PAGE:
Let’s not allow the art of dispensing to disappear.
AD, a 60 year old CEO, was referred for contact lens fitting. He has a history of right vitrectomy for macula-on retinal detachment two years prior. A right cataract developed and six months later, he had right cataract extraction.
Prior to cataract surgery, AD’s refractive status was approximately R -1.50DS and L -2.00DS. He was a successful monovision contact lens patient with his right eye corrected for distance and the left eye unaided for near. Following cataract surgery, AD was able to achieve excellent unaided vision of R 6/5 with no refractive error. His left eye was L -2.00/-0.25×165 (6/6).
Over the past six months AD had noticed reducing near vision, for which he obtained single vision near spectacles, however these caused dizziness and eye strain. He also reported reduced depth perception.
If a small amount of time had been taken to address the patient’s concerns… months of asthenopia for this patient could have
AD’s ophthalmologist found a myopic shift in his left eye to L -2.50/-0.50×165 (6/6). He suspected the myopic shift leading to greater anisometropia was causing aniseikonia with spectacle wear, and referred him for a partial contact lens correction. He also noted mild cataract developing in the left eye, so should contact lens correction fail to alleviate AD’s symptoms, he would perform cataract surgery for the left eye also.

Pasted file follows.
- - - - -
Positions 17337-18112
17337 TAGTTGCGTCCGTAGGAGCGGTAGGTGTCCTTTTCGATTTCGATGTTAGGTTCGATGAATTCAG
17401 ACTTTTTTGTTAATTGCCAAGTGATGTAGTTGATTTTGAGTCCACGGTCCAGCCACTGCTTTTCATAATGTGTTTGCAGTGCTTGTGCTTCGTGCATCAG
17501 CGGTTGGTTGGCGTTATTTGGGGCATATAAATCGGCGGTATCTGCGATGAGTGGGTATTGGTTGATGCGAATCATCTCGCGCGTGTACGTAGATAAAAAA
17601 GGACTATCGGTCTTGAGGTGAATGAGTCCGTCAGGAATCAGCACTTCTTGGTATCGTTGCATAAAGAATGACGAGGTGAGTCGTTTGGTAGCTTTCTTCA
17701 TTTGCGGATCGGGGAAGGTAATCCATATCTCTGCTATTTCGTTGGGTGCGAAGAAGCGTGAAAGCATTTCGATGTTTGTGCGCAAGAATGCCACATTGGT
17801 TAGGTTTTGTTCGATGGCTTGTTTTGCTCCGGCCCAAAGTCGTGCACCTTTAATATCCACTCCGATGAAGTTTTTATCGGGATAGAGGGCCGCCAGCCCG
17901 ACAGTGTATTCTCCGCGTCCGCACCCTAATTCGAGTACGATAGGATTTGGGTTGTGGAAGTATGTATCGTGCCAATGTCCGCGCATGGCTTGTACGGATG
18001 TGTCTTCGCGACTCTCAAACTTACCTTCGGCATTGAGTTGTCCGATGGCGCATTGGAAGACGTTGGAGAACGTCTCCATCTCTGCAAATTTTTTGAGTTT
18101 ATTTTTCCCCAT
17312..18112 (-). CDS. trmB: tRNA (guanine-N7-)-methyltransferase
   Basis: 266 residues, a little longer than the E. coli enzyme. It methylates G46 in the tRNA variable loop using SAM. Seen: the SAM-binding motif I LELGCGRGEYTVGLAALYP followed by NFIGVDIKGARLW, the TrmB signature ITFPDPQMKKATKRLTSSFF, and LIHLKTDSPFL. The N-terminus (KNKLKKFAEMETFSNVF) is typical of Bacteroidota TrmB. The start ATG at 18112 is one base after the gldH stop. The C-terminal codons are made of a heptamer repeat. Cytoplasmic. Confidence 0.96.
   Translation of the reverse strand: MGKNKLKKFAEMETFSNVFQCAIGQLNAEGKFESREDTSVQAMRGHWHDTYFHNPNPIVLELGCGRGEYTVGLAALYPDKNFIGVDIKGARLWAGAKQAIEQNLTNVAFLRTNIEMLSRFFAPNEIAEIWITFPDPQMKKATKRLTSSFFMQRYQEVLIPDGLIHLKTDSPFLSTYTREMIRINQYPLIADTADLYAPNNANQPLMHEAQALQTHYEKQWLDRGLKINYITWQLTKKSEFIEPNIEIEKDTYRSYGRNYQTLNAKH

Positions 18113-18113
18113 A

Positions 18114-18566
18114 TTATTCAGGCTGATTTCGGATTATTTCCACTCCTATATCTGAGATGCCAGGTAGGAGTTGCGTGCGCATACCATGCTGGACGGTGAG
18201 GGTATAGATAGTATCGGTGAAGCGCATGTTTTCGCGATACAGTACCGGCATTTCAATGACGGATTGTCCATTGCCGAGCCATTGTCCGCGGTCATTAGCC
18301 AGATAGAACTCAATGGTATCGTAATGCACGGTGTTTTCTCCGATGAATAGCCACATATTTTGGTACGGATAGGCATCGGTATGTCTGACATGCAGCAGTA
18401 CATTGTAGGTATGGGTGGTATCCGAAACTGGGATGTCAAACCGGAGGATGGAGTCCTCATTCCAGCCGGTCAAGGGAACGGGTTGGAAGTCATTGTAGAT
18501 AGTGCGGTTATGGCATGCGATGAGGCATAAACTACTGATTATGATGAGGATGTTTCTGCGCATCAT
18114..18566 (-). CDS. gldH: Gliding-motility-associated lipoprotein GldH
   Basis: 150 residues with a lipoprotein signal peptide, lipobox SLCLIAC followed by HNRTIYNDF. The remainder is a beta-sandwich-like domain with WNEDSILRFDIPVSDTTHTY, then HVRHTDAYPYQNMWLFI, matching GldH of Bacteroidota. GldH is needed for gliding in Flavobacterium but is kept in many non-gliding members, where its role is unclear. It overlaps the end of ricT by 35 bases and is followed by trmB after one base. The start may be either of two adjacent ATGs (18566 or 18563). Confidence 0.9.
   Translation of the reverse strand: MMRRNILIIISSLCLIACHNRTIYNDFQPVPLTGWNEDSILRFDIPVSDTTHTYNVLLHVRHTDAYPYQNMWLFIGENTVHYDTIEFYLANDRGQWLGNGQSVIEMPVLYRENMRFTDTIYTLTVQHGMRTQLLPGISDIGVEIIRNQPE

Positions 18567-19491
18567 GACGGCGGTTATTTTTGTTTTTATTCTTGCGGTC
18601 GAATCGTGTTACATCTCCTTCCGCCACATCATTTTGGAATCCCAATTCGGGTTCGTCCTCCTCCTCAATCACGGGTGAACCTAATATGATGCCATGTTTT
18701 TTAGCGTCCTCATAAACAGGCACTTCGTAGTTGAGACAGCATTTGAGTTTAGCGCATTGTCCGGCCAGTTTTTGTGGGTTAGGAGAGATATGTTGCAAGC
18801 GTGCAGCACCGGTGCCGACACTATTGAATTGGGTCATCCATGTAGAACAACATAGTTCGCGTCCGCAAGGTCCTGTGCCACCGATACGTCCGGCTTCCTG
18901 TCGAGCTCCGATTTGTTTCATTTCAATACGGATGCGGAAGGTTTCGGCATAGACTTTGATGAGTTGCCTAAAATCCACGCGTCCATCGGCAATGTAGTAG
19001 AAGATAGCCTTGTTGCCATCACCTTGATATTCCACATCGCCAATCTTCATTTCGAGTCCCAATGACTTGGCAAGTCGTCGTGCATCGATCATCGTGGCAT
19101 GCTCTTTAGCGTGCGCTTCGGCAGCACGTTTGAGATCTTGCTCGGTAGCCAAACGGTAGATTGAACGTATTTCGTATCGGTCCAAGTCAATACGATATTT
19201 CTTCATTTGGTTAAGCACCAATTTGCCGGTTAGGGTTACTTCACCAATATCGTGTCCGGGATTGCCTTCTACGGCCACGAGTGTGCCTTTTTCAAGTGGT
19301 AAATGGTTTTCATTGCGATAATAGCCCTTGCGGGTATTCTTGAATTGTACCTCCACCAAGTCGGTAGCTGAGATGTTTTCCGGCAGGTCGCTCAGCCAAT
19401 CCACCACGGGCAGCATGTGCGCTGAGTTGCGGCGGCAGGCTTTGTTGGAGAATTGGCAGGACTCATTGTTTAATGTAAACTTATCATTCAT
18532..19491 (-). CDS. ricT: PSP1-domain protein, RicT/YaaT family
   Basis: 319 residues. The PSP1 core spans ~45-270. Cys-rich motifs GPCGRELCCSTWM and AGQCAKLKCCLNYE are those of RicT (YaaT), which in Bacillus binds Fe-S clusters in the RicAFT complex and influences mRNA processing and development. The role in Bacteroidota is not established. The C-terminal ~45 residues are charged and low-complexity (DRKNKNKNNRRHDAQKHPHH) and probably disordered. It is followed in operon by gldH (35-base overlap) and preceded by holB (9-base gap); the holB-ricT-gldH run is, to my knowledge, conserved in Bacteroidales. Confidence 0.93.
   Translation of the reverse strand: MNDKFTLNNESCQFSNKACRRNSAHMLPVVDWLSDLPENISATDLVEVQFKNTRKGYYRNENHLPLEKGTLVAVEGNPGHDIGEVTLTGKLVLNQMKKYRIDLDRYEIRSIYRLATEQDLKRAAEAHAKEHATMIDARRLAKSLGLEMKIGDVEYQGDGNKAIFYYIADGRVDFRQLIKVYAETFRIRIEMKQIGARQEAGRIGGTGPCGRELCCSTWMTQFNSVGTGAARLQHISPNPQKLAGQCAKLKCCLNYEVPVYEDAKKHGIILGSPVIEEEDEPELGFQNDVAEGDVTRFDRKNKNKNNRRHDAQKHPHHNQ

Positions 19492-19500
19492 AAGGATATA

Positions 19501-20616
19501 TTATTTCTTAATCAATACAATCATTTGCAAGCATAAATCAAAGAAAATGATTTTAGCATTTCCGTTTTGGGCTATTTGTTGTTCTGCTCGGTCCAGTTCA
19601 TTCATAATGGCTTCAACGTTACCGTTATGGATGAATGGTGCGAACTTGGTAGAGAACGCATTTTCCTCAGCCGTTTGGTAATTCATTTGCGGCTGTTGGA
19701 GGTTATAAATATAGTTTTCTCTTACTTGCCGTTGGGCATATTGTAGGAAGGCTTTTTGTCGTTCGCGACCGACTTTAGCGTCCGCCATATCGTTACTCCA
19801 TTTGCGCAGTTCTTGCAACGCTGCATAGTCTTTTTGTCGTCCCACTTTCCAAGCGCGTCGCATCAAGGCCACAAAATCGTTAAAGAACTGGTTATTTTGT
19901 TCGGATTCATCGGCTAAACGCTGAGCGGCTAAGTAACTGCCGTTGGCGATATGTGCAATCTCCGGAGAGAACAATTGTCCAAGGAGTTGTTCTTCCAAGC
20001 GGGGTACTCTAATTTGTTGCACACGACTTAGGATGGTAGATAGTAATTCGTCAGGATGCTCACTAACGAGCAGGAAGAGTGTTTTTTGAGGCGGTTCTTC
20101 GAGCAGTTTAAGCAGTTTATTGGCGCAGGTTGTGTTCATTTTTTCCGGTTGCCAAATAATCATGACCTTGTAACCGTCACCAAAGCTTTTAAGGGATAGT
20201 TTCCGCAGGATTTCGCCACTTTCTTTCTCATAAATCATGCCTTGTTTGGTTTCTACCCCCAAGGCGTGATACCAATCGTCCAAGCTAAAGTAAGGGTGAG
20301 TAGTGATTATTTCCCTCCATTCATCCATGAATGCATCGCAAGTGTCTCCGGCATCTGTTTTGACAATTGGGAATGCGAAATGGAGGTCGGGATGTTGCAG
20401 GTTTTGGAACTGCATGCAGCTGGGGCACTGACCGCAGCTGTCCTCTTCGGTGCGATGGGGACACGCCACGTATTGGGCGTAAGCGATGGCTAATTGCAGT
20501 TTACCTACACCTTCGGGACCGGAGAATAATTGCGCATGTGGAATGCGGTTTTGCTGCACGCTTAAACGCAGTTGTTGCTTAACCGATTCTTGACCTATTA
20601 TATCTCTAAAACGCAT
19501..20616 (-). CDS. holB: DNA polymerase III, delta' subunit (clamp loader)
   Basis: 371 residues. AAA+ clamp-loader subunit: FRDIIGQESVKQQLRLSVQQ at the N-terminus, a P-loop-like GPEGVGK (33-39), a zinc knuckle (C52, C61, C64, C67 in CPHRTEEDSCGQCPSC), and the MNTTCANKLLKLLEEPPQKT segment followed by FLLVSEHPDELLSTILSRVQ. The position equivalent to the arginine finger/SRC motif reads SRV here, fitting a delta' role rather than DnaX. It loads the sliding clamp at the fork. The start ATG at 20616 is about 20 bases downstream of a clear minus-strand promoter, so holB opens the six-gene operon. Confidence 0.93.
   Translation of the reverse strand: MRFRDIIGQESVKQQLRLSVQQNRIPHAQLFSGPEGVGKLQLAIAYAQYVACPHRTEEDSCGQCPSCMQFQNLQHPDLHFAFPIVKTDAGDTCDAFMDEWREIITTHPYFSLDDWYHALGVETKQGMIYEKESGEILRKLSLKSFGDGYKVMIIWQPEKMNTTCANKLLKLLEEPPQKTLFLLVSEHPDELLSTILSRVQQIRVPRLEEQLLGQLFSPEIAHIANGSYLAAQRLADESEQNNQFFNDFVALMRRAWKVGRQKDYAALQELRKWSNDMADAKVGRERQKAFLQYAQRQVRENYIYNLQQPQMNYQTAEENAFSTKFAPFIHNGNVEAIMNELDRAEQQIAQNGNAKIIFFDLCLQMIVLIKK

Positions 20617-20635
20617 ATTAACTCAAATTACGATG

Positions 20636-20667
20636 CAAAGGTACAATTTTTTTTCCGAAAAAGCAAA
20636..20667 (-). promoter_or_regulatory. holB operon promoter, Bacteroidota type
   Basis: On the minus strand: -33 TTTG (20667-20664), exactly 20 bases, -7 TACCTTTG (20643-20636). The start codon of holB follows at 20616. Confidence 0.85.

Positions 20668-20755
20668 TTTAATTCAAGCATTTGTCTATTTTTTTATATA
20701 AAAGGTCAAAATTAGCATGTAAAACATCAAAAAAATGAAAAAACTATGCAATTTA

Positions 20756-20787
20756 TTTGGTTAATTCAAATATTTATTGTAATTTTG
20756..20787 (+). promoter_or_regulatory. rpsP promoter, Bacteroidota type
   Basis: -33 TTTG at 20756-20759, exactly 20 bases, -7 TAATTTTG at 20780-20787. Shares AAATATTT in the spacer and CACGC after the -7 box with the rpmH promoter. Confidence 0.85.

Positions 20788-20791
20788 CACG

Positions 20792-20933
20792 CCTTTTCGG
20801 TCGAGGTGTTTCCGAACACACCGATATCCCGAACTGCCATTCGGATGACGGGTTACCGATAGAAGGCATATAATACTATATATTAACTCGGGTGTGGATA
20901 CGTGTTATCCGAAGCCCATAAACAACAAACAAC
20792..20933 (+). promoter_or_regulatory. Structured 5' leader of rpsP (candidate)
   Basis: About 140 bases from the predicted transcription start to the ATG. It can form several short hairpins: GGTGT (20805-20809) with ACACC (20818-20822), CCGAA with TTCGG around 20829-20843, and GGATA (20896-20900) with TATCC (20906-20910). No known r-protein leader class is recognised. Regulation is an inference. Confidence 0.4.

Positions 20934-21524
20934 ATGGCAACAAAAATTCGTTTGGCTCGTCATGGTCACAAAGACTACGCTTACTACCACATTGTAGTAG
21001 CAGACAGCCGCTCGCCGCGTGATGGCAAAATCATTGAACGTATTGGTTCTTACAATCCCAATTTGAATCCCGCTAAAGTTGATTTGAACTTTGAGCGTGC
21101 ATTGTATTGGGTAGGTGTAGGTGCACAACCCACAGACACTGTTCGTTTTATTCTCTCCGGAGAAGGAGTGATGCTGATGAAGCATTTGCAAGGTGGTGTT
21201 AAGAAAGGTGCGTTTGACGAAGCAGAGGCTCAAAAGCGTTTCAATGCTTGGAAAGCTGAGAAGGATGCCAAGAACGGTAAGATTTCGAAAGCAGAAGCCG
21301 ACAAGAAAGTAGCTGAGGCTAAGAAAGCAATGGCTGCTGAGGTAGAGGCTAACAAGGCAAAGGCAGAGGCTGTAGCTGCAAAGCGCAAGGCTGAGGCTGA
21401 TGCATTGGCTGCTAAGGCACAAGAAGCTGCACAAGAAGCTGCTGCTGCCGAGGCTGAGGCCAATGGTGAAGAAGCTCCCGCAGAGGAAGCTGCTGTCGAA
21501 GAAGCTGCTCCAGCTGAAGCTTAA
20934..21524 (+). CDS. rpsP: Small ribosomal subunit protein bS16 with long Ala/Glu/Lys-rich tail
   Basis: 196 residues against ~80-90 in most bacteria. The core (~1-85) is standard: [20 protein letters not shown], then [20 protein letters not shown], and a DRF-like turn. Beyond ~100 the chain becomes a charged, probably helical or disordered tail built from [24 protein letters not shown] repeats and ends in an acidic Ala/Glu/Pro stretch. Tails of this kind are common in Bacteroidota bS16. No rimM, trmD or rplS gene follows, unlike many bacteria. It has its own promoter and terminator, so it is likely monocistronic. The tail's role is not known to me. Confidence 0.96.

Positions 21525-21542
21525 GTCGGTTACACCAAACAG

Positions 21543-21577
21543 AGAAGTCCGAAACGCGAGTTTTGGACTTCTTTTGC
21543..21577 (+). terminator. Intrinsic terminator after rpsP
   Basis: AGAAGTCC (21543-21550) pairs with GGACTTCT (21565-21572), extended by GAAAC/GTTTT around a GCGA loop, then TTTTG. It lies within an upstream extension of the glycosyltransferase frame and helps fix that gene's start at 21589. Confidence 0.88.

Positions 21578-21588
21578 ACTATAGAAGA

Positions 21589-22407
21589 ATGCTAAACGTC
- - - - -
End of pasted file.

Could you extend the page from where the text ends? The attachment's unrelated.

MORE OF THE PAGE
When AD presented to the practice, subjective refraction gave R plano/-0.50×175 (6/5) and L -2.25/-0.50×10 (6/6). A near addition of +2.00DS enabled N4 at near.
I trialled a soft contact lens in with -0.50DS effectively giving him a +1.75DS near addition in the left eye. AD found this improved his distance vision slightly but made his near vision worse. I offered to trial another lens, but explained we could only improve his vision minimally as his eyes already seemed to be well arranged naturally for monovision.
I discussed various options for AD: contact lenses in both eyes with near correction on top; multifocal contact lenses; single vision spectacles and progressive spectacles. AD’s goal was not necessarily to be spectacle free, but to have clear, comfortable, vision. His main complaint was he had a high near work load, which he could not accomplish with just one eye. I suggested trying spectacles again.
I measured AD’s single vision near spectacles and found them to be R +1.75/-0.25×180 and L -1.50/-0.25×10. This essentially incorporates a near addition of R +1.75DS and L +0.75DS. I also measured the optical centres and found the right to be spot on, but the left positioned at datum, or 7mm above his pupil.